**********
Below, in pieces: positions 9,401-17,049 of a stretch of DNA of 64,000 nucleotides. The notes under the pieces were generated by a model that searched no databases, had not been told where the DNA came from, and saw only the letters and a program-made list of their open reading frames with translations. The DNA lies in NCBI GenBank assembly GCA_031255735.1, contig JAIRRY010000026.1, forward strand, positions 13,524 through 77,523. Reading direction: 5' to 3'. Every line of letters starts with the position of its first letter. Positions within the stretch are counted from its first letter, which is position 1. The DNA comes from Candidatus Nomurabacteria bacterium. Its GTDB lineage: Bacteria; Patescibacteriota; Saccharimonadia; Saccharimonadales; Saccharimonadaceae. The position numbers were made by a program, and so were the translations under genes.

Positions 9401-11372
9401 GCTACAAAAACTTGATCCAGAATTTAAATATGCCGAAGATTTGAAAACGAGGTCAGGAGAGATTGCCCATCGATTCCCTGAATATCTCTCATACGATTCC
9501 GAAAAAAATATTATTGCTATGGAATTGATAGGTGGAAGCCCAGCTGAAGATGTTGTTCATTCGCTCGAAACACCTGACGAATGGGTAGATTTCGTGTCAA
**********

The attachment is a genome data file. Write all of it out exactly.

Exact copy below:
Below, in pieces: positions 9,401-17,049 of a stretch of DNA of 64,000 nucleotides. The notes under the pieces were generated by a model that searched no databases, had not been told where the DNA came from, and saw only the letters and a program-made list of their open reading frames with translations. The DNA lies in NCBI GenBank assembly GCA_031255735.1, contig JAIRRY010000026.1, forward strand, positions 13,524 through 77,523. Reading direction: 5' to 3'. Every line of letters starts with the position of its first letter. Positions within the stretch are counted from its first letter, which is position 1. The DNA comes from Candidatus Nomurabacteria bacterium. Its GTDB lineage: Bacteria; Patescibacteriota; Saccharimonadia; Saccharimonadales; Saccharimonadaceae. The position numbers were made by a program, and so were the translations under genes.

Positions 9401-11372
9401 GCTACAAAAACTTGATCCAGAATTTAAATATGCCGAAGATTTGAAAACGAGGTCAGGAGAGATTGCCCATCGATTCCCTGAATATCTCTCATACGATTCC
9501 GAAAAAAATATTATTGCTATGGAATTGATAGGTGGAAGCCCAGCTGAAGATGTTGTTCATTCGCTCGAAACACCTGACGAATGGGTAGATTTCGTGTCAA